The eldest of the little girls withdrew a thumb.
“What d’yer want?”
“The door,” said Mr. Lavender.
“Second on the right.”
“Goodbye,” said Mr. Lavender.
The little girls did not answer. And he went out thinking, “These children are really wonderful! What devotion one sees! And yet the country is not yet fully roused!”
Joe Petty stood contemplating the car which, purchased some fifteen years before had not been used since the war began. Birds had nested in its hair. It smelled of mould inside; it creaked from rust. “The Guv’nor must be cracked,” he thought, “to think we can get anywhere in this old geyser. Well, well, it’s summer; if we break down it won’t break my ‘eart. Government job—better than diggin’ or drillin’. Good old Guv!” So musing, he lit his pipe and examined the recesses beneath the driver’s seat. “A bottle or three,” he thought, “in case our patriotism should get us stuck a bit off the beaten; a loaf or two, some ’oney in a pot, and a good old ’am.
“A life on the rollin’ road——’ ’Ow they can give ’im the job I can’t think!” His soliloquy was here interrupted by the approach of his wife, bearing a valise.
“Don’t you wish you was comin’, old girl?” he remarked to her lightly.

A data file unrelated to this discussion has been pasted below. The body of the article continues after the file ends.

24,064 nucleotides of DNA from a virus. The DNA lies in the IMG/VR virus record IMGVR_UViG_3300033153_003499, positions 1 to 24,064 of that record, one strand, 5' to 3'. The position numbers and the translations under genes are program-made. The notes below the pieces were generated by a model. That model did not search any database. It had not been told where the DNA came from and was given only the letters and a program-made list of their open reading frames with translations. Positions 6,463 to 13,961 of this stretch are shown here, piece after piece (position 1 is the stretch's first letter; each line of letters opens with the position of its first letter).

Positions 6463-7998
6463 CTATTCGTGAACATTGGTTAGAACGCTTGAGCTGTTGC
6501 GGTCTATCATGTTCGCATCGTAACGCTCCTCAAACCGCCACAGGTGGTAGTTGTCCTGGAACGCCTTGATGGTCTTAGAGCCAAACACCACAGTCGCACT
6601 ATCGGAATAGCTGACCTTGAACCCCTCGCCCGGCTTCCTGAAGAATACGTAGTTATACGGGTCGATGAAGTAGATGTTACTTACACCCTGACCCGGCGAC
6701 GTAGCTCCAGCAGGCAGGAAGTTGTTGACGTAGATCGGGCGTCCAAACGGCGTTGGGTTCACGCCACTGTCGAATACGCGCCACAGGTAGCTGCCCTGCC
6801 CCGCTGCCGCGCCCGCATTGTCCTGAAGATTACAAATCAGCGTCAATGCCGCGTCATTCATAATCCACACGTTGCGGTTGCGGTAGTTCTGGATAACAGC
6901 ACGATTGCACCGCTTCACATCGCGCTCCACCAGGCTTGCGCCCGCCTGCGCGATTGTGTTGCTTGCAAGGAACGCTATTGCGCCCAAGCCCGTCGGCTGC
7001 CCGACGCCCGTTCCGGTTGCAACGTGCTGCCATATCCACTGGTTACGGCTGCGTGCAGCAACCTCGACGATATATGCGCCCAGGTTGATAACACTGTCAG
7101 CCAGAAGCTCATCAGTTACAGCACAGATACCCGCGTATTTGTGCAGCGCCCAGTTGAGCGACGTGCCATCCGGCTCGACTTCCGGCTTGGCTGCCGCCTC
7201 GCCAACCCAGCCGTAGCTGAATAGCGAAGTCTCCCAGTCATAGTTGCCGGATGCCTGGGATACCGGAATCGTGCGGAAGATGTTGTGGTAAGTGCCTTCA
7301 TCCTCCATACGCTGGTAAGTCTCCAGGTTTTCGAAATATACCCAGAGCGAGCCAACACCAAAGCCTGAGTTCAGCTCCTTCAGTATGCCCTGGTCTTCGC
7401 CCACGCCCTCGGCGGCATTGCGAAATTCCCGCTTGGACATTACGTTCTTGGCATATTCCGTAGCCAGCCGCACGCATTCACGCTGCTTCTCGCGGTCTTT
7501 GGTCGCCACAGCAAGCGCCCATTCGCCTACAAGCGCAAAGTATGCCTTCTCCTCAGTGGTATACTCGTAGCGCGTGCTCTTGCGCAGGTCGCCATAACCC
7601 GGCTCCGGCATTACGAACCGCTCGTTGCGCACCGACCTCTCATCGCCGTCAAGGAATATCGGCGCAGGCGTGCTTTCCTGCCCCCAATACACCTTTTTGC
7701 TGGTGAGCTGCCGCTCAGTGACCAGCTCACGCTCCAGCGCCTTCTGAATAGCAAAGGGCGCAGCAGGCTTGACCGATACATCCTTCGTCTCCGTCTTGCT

“I do not; I’m glad to be shut of you. Keep his feet dry. What have you got under there?”
Joe Petty winked.
“What a lumbering great thing it looks!” said Mrs. Petty, gazing upwards.
“Ah!” returned her husband thoughtfully, we’ll ’ave the population round us without advertisement. And taking the heads of two small boys who had come up, he knocked them together in an absent-minded fashion.
“Well,” said Mrs. Petty, “I can’t waste time. Here’s his extra set of teeth. Don’t lose them. Have you got your own toothbrush? Use it, and behave yourself. Let me have a line. And don’t let him get excited.” She tapped her forehead.
“Go away, you boys; shoo!”
The boys, now six in number, raised a slight cheer; for at that moment Mr. Lavender, in a broad-brimmed grey felt hat and a holland dust-coat, came out through his garden-gate carrying a pile of newspapers and pamphlets so large that his feet, legs, and hat alone were visible.
“Open the door, Joe!” he said, and stumbled into the body of the vehicle. A shrill cheer rose from the eight boys, who could see him through the further window. Taking this for an augury Of success, Mr. Lavender removed his hat, and putting his head through the window, thus addressed the ten boys:
“I thank you. The occasion is one which I shall ever remember. The Government has charged me with the great task of rousing our country in days which demand of each of us the utmost exertions. I am proud to feel that I have here, on the very threshold of my task, an audience of bright young spirits, each one of whom in this democratic country has in him perhaps the makings of a General or even of a Prime Minister. Let it be your earnest endeavour, boys——”